https://doi.org/10.1017/S002202991500010...
). In particular, the high frequency of samples with more than 400,000 cells/mL recorded in the L-group milk can influence the high rate samples with poor coagulation properties. This observation is consistent with Malacarne et al. (2014)Malacarne, M.; Franceschi, P.; Formaggioni, P.; Sandri, S.; Mariani, P. and Summer, A. 2014. Influence of micellar calcium and phosphorus on rennet coagulation properties of cows milk. Journal of Dairy Research 81:129-136. https://doi.org/10.1017/S0022029913000630
https://doi.org/10.1017/S002202991300063...
and Summer et al. (2009)Summer, A.; Franceschi, P.; Malacarne, M.; Formaggioni, P.; Tosi, F.; Tedeschi, G. and Mariani, P. 2009. Influence of somatic cell count on mineral content and salt equilibria of milk. Italian Journal of Animal Science 8(Suppl. 2):435-437. ; the first research reported a connection between milk mineral content and salt equilibria and milk coagulation properties; and, in a study conducted on single quarter milk collected from homologous quarters with less than 400,000 and with over 400,000 cells/mL, the latter authors showed a worsening of the mineral contents and salt equilibria of milk produced by the quarter with the higher somatic cell content.

Finally, because preservative is strictly forbidden for the production of Parmigiano Reggiano cheese, the contamination of milk by Clostridia spores represents a great problem, because it can induce deep defects in cheese wheels that compromise cheese marketability. Because the contamination threshold of Clostridia spores for milk destined for Parmigiano Reggiano cheese production is 100 spores/L ( Summer et al., 2014Summer, A.; Franceschi, P.; Formaggioni, P. and Malacarne, M. 2014. Characteristics of raw milk produced by free-stall or tie-stall cattle herds in the Parmigiano-Reggiano cheese production area. Dairy Science and Technology 94:581-590. https://doi.org/10.1007/s13594-014-0181-6
https://doi.org/10.1007/s13594-014-0181-...
), the observed values for all groups can be considered in accordance with those reported in the literature. The values found are in fact in accordance with those reported by Franceschi et al. (2012)Franceschi, P.; Malacarne, M.; Nordera, B.; Vergnani, M.; Ghizzoni, P. G.; Formaggioni, P.; Mariani, P. and Summer, A. 2012. Effect of pedoclimatic conditions on physico-chemical characteristics, hygienic-sanitary quality and coagulation properties of milk for Parmigiano-Reggiano cheese. Milchwissenschaft 67:166-169. and Summer et al. (2014)Summer, A.; Franceschi, P.; Formaggioni, P. and Malacarne, M. 2014. Characteristics of raw milk produced by free-stall or tie-stall cattle herds in the Parmigiano-Reggiano cheese production area. Dairy Science and Technology 94:581-590. https://doi.org/10.1007/s13594-014-0181-6
https://doi.org/10.1007/s13594-014-0181-...
, who reported 94 and 81 spores/L, respectively. This confirms the trend of recent years that show an increase in spore number in milk produced in the Parmigiano Reggiano area ( Summer et al., 2014Summer, A.; Franceschi, P.; Formaggioni, P. and Malacarne, M. 2014. Characteristics of raw milk produced by free-stall or tie-stall cattle herds in the Parmigiano-Reggiano cheese production area. Dairy Science and Technology 94:581-590. https://doi.org/10.1007/s13594-014-0181-6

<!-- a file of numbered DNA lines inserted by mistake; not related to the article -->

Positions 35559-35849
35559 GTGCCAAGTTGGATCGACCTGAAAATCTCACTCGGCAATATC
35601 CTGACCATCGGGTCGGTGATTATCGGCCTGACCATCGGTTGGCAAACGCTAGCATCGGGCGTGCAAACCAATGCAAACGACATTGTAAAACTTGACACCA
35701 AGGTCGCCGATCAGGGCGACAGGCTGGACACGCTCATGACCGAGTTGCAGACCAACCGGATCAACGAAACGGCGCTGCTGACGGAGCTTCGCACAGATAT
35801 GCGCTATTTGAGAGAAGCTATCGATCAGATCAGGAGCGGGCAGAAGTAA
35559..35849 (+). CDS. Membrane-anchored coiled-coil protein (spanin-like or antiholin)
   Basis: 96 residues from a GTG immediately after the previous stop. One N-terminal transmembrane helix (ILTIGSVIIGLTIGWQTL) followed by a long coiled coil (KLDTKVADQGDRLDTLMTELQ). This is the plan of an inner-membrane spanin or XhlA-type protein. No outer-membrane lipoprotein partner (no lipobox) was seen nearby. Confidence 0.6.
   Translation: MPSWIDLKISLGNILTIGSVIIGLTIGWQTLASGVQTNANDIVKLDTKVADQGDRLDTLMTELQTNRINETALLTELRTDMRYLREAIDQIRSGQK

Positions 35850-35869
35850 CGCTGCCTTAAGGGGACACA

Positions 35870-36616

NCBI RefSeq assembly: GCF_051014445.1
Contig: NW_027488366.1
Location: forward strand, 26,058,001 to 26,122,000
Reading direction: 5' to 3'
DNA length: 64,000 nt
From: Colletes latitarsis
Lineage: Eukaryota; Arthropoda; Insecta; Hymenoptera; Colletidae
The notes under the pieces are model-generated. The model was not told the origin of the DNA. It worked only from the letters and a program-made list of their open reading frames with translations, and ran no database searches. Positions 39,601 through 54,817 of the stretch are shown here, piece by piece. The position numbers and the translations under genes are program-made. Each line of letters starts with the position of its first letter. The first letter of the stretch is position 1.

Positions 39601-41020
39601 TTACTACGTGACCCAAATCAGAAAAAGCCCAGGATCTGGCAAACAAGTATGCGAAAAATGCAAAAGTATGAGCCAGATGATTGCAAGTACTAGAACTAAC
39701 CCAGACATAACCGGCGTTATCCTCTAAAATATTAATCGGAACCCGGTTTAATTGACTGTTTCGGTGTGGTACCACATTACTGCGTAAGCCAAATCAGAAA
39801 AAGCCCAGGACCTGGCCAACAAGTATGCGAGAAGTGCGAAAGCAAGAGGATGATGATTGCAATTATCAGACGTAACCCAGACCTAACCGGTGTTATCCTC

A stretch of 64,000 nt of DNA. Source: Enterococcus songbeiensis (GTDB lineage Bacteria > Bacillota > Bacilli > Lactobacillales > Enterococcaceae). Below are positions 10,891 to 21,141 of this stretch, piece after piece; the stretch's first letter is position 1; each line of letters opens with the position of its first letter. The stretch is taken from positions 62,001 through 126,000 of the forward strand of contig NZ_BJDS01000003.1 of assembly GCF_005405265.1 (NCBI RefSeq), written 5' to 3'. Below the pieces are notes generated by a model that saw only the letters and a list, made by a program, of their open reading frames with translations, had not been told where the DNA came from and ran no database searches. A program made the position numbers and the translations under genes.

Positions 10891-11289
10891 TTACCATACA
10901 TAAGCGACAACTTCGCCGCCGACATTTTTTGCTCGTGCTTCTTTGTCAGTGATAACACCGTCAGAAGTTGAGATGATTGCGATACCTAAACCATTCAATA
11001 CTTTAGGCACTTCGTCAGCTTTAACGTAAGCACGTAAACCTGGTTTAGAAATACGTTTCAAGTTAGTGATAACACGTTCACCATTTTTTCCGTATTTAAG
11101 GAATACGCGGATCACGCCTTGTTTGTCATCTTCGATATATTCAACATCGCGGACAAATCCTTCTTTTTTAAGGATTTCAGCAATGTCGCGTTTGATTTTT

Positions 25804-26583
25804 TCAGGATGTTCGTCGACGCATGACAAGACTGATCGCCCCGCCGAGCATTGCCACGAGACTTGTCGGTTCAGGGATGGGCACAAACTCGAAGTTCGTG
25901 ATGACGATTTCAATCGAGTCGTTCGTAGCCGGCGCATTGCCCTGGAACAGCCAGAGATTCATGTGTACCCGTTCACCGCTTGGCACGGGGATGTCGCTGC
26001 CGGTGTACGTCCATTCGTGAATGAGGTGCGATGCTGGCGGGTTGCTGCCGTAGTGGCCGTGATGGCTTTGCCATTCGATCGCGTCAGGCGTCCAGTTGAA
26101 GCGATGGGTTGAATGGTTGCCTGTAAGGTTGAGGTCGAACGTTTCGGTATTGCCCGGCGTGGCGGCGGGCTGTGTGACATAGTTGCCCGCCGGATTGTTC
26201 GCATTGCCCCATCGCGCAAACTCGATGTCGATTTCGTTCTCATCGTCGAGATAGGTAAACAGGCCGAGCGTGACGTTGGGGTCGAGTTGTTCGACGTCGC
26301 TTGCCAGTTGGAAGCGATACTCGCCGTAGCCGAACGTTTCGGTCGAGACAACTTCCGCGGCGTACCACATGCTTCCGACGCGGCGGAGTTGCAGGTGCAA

https://doi.org/10.1007/s13594-014-0181-...
). This observation is also confirmed by the fact that the frequency of samples with more than 100 Clostridia spores/L was higher in milk from all groups that ranged from 10.6 to 17.5%. The contamination of milk produced by all groups is consistent with those reported by both Franceschi et al. (2012)Franceschi, P.; Malacarne, M.; Nordera, B.; Vergnani, M.; Ghizzoni, P. G.; Formaggioni, P.; Mariani, P. and Summer, A. 2012. Effect of pedoclimatic conditions on physico-chemical characteristics, hygienic-sanitary quality and coagulation properties of milk for Parmigiano-Reggiano cheese. Milchwissenschaft 67:166-169. and Summer et al. (2014)Summer, A.; Franceschi, P.; Formaggioni, P. and Malacarne, M. 2014. Characteristics of raw milk produced by free-stall or tie-stall cattle herds in the Parmigiano-Reggiano cheese production area. Dairy Science and Technology 94:581-590. https://doi.org/10.1007/s13594-014-0181-6
https://doi.org/10.1007/s13594-014-0181-...
, who reported that the samples with more than 100 spores/L were 19.71 and 22.22%, respectively.

5. Conclusions

The herds characterized by a higher milk yield per cow per lactation show a decrease in milk fat content, which can negatively affect cheese yield. On the other hand, these herds demonstrate more favourable hygiene parameters (lower total bacterial count and lower coliform bacteria count) with a consequent lower risk of blowing defects in cheese when the milk from these herds is employed.

Finally, it appears that higher milk yield is connected to a good hygiene standard with good significant effects on the lactodynamometric properties of milk.

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    » https://doi.org/10.4081/ijas.2007.1s.475
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    » https://doi.org/10.3168/jds.S0022-0302(99)75491-3
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Publication Dates

  • Publication in this collection
    11 Dec 2020
  • Date of issue
    2020

History

  • Received
    28 Nov 2019
  • Accepted
    08 May 2020